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Allison Zakoor, Michael Cinelli; The effects of specific athletic training with an increase in velocity of locomotion during a collision avoidance task.. Journal of Vision 2013;13(9):480. doi: 10.1167/13.9.480.
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© ARVO (1962-2015); The Authors (2016-present)
Previous research using an aperture crossing task has shown that specific athletic training influenced actions only when performed in a similar context to that in which it was trained (i.e., increased walking speed) (Higuchi et al., 2011). The objective of the present study is to examine the action strategies of individuals with and without specific athletic training, combined with an increased rate of locomotion during a collision avoidance task. Participants included varsity athletes specifically trained (ST, N=4) at fitting through narrow openings (i.e. offensive positions in football) as well as non-specifically trained individuals (nST, N=3). Participants ran towards a goal placed at the end of a 10m pathway, with two vertically oriented obstacles placed 5m away from the goal on either side of the path’s centre line. The obstacles created an aperture width that ranged between 0.6 and 1.8 (increments of 0.2) times each participant’s shoulder width (SW). Kinematic data was collected using an NDI Optotrak motion tracking system to monitor heading direction and body segment rotation. We hypothesized that athletes specifically trained in a related task will have a smaller Critical Point (i.e., change in action) than the non-specifically trained individuals, when moving at an increased rate of locomotion. Preliminary results revealed that nST individuals were more cautious than the ST individuals (CP=1.6 versus 1.4 SW). Results also revealed that ST individuals passed through obstacles that were between 1.0 and 1.4 SW with postural adjustments (i.e. shoulder rotation or shrug) and only changed travel paths when the apertures were <1.0 SW. Conversely, nST individuals made infrequent postural adjustments and chose to change travel paths at apertures 1.6 SW and smaller. Similar to previous aperture crossing research, ST and nST individuals show differences in action when a task is performed at a similar rate to training.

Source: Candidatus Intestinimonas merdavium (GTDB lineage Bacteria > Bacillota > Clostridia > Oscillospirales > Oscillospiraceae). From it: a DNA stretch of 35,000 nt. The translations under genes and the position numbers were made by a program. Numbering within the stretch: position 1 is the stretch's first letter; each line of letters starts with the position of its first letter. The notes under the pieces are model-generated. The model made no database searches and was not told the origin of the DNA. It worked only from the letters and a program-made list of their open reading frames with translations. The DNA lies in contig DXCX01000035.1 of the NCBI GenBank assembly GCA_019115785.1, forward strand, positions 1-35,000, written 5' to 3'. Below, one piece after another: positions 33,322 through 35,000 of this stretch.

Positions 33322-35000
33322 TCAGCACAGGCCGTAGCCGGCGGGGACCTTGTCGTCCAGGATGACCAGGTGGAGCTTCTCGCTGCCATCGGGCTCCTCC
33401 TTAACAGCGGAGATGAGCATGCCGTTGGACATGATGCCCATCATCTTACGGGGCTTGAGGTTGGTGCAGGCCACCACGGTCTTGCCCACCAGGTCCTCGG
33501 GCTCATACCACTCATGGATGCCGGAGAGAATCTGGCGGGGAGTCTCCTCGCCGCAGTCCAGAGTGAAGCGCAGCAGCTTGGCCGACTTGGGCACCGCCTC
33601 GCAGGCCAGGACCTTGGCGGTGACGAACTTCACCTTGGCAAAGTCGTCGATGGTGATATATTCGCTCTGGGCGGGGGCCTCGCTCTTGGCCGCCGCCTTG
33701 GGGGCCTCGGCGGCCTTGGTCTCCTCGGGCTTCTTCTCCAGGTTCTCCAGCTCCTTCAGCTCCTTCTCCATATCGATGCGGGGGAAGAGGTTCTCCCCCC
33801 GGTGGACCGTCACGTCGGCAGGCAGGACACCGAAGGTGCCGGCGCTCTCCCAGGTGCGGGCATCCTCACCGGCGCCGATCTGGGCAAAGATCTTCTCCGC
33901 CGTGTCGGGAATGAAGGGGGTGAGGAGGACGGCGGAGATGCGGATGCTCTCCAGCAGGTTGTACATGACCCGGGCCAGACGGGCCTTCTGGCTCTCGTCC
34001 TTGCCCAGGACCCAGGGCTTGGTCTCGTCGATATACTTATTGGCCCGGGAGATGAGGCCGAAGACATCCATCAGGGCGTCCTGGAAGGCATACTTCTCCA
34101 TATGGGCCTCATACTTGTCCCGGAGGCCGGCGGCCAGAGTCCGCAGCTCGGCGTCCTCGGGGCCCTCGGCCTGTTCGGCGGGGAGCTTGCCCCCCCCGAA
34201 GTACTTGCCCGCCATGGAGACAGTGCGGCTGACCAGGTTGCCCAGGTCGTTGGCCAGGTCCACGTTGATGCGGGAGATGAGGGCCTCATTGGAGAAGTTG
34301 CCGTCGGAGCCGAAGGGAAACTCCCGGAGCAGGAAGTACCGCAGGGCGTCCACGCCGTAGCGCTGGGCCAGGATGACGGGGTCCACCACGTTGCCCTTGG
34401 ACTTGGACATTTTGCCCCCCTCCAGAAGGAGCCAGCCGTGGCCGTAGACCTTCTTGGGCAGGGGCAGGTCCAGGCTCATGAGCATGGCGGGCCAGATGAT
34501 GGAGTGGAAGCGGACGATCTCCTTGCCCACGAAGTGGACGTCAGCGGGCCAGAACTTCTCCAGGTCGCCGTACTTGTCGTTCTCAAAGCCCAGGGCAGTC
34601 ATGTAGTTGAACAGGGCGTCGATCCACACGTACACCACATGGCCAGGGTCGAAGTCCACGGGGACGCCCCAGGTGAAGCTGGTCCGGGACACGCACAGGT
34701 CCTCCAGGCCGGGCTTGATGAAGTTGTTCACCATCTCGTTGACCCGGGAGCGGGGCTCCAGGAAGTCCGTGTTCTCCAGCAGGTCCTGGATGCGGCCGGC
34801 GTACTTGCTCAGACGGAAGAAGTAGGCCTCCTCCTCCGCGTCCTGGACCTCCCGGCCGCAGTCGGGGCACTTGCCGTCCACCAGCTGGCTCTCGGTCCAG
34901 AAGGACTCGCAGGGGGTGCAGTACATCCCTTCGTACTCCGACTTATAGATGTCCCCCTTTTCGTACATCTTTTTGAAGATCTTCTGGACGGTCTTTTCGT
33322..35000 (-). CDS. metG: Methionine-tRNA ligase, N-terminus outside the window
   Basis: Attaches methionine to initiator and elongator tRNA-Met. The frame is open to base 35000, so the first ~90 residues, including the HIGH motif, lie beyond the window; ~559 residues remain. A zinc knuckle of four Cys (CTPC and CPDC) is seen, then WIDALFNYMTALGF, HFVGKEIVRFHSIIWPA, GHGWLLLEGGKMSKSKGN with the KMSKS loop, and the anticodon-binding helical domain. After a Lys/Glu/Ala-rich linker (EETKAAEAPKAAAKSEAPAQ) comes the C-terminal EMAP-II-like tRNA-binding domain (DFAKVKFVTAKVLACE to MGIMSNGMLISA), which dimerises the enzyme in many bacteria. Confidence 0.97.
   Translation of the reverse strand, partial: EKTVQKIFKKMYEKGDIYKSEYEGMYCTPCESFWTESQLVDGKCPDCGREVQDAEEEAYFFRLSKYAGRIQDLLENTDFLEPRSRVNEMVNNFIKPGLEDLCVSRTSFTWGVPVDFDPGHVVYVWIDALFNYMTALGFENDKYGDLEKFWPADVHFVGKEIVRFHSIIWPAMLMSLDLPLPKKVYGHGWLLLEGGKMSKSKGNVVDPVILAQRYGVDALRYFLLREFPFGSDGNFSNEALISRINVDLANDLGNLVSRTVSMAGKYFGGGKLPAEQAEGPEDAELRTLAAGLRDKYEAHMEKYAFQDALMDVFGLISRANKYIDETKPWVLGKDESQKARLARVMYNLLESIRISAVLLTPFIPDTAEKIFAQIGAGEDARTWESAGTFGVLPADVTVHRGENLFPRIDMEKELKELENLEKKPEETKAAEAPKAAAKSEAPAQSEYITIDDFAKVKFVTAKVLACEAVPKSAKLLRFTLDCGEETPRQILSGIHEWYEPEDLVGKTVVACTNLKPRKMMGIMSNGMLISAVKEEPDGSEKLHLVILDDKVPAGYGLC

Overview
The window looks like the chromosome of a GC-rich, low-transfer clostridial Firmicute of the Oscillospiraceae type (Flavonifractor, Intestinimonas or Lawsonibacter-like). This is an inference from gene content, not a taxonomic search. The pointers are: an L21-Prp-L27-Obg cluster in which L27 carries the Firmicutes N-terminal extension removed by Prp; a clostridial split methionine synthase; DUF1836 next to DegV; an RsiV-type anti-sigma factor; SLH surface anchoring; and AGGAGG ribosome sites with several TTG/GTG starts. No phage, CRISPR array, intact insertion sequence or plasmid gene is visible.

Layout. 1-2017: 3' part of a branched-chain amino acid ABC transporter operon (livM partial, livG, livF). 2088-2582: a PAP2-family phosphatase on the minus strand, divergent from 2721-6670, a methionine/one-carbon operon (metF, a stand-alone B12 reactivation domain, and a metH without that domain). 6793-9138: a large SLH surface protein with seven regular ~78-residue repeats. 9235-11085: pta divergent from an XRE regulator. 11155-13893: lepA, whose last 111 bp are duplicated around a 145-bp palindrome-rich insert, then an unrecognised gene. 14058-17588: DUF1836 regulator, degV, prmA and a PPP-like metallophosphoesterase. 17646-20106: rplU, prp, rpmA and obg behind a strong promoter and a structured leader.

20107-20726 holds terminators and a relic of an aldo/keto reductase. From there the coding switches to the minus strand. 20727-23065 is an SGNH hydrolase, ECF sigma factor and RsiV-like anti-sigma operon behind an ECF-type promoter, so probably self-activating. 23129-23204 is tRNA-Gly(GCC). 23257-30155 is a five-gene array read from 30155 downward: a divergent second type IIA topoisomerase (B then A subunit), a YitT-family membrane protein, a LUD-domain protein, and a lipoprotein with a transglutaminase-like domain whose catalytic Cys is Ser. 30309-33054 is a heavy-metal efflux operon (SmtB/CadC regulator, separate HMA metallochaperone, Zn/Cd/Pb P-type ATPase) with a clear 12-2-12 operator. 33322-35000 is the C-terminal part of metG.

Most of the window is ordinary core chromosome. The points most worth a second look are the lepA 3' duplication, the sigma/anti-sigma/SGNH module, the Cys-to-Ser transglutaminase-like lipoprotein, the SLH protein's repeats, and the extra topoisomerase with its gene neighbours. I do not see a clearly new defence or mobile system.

Meeting abstract presented at VSS 2013
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